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Meningococcemia It is caused by bacteria called Neisseria meningitidis.

The bacteria frequently lives in a person's upper respiratory tract without causing visible signs of illness. The bacteria can be spread from person to person through respiratory droplets -- for example, you may become infected if you are around someone with the condition when they sneeze or cough. Family members and those closely exposed to someone with the condition are at increased risk. The infection occurs more frequently in winter and early spring. Risk Factors Children and adolescents 5 to 19 years of age are at highest risk for meningococcemia. Patients who have a history of a specific genetic deficiency in the complement system are at high risk for severe disease. People who have been in close contact with an infected patient are at increased risk to acquire the disease themselves. Incubation Period 2-10 days with an average of 3-4days Clinical Manifestation There may be few symptoms at first. Some may include: Fever Headache Irritability Muscle pain Nausea Rash with red or purple spots (petechiae) Later symptoms may include: Changing level of consciousness Large areas of bleeding under the skin (purpura) Shock Complications

Arthritis Disseminated intravascular coagulopathy (DIC) Gangrene due to lack of blood supply Inflammation of blood vessels in the skin (cutaneous vasculitis) Myocarditis Pericarditis Shock Severe damage to adrenal glands that can lead to low blood pressure (Waterhouse-Friderichsen syndrome)

Diagnostic Tests Blood tests will be done to rule out other infections and help confirm meningococcemia. Such tests may include: Blood culture Complete blood count with differential Clotting studies (PT, PTT) Other tests that may be done include: Lumbar puncture to get a sample of spinal fluid for CSF culture Skin biopsy and Gram stain

Urinalysis Medical Management Antibiotics given through a vein (IV), given immediately Breathing support Clotting factors or platelet replacement -- if bleeding disorders develop Fluids through a vein (IV) Medications to treat low blood pressure Wound care for areas of skin with blood clots Nursing Management Assess and maintain airway, breathing and circulation. Obtain a vascular access and initiate an intravenous infusion. Obtain blood specimens for laboratory analysis as prescribed. Administer medications as prescribed. Reassess the childs neurologic and cardiopulmonary status. Monitor intake and output carefully Inform the family frequently of the childs condition. Provide emotional support to the child and family Prevention People who have come into close contact with an infected patient should strongly consider taking antibiotics to reduce the risk of disease. For caretakers and health-care workers, frequent hand washing is recommended to minimize the transfer of infected secretions to the mouth or nose. In the hospital, patients with meningococcemia are placed in private rooms and staff will wear surgical masks when approaching the patient. There is an effective and safe vaccine to protect against most serogroups of meningococcus that cause meningococcemia. Unfortunately, no effective vaccine exists for serogroup B. For the other major diseasecausing serogroups (A, C, Y, W135), there are two vaccines available in the United States: the meningococcal polysaccharide vaccine (Menomune, MPSV4) and the meningococcal conjugate vaccine (Menactra, Menveo, MCV4). The choice of vaccine depends on the age of the patient. The vaccine is recommended starting at 11 years of age. A booster dose is given at 16 years of age. Older teens who have never been vaccinated need only a single dose.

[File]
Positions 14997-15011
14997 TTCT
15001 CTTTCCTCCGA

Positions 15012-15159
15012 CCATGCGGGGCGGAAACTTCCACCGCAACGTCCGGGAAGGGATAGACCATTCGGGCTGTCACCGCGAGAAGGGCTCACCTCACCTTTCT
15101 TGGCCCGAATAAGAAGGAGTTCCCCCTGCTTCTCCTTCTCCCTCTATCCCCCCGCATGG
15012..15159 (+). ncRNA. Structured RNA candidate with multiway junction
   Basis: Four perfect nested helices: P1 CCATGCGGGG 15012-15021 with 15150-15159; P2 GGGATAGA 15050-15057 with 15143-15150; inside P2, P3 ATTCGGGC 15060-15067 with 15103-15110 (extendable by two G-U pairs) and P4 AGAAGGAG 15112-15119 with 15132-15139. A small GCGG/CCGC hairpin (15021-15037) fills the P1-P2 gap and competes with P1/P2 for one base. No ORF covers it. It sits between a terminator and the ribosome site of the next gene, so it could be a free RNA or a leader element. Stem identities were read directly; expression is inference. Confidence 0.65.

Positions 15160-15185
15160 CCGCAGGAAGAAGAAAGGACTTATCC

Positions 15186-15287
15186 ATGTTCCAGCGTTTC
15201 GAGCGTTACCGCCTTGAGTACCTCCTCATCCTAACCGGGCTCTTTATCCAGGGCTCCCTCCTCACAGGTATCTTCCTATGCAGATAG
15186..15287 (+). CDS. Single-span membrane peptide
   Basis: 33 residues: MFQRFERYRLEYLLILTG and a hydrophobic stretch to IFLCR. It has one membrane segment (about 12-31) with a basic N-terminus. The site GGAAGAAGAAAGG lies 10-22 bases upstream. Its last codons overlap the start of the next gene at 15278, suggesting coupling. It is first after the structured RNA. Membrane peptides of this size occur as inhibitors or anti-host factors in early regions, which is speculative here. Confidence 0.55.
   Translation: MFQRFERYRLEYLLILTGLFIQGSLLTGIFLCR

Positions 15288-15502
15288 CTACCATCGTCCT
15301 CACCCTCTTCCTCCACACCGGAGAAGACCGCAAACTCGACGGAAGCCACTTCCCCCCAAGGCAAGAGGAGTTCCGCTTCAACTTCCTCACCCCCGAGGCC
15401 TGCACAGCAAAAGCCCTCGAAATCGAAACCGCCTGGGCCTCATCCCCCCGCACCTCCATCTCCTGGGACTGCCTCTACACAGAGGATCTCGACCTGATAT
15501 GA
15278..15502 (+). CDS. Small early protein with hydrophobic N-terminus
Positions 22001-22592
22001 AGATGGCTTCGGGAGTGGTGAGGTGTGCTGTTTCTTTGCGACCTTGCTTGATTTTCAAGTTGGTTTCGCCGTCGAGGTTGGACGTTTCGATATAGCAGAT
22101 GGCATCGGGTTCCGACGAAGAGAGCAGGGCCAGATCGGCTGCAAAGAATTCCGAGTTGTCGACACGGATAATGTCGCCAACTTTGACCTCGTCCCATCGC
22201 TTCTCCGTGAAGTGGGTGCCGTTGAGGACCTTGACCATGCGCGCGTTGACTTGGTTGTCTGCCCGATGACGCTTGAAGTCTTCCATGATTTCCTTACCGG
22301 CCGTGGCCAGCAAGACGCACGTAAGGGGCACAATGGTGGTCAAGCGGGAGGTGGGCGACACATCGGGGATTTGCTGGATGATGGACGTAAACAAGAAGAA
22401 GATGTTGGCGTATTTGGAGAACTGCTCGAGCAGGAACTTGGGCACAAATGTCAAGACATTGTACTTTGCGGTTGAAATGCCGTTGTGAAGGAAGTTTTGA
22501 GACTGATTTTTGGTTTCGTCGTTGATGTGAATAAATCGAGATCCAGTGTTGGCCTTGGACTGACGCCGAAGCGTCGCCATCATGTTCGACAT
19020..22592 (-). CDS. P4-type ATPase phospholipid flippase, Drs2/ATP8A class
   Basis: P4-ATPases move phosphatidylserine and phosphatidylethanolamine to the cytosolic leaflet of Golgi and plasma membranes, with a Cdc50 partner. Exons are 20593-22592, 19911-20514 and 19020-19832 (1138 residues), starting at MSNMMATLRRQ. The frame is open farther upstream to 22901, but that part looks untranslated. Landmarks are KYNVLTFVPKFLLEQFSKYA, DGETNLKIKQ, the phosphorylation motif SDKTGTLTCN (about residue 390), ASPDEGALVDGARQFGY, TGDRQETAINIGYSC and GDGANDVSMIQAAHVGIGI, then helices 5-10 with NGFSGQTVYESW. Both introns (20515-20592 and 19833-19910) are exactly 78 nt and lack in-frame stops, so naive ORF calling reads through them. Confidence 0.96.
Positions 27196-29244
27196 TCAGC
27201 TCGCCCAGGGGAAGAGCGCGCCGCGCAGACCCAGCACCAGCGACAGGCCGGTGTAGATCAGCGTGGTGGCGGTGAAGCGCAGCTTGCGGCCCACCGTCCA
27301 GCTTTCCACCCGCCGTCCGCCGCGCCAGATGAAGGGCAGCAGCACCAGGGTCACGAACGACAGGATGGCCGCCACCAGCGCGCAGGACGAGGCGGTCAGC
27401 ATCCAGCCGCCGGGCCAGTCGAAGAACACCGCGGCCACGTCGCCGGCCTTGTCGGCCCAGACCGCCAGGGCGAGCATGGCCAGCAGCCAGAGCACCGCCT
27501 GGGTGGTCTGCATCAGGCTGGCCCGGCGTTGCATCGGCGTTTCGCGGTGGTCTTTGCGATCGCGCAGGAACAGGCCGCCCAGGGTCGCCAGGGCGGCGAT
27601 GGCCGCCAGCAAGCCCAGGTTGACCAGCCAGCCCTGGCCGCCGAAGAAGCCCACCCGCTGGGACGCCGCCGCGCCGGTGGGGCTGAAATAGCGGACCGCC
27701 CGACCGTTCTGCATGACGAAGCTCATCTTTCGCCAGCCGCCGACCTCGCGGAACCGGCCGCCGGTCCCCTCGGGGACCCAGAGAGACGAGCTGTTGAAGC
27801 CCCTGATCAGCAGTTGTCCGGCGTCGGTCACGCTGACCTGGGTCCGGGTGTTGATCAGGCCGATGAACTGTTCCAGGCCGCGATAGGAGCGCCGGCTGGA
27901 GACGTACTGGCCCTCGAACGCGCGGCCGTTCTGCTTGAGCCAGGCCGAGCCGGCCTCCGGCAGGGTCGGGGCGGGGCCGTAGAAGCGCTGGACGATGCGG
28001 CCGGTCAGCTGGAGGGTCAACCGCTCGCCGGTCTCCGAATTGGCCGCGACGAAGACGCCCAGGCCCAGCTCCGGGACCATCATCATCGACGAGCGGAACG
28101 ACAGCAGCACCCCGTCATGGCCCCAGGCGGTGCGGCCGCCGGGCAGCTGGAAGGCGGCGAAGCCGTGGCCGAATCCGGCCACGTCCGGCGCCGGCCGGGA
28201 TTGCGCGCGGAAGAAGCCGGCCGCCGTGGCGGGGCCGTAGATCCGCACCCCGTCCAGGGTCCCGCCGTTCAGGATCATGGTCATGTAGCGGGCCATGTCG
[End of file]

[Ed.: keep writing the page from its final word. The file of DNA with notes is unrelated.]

REFERENCE MedlinePlus: Meningococcemia retrieved from www.nlm.nih.gov/medlineplus/ency/article/001349.htm last June 27, 2013 Meningococcemia retrieved from www.medicinenet.com/meningococcemia/article.htm last June 27, 2013

Aklan State University School of Arts and Sciences Bachelor of Science in Nursing Banga, Aklan

In Partial Fulfillment of the Requirements in Related Learning Experience


(Meningococcemia)

Submitted by Angel Luz B. Resco BSN 4-2

Submitted to Jocelyn Suner, RN Clinical Instructor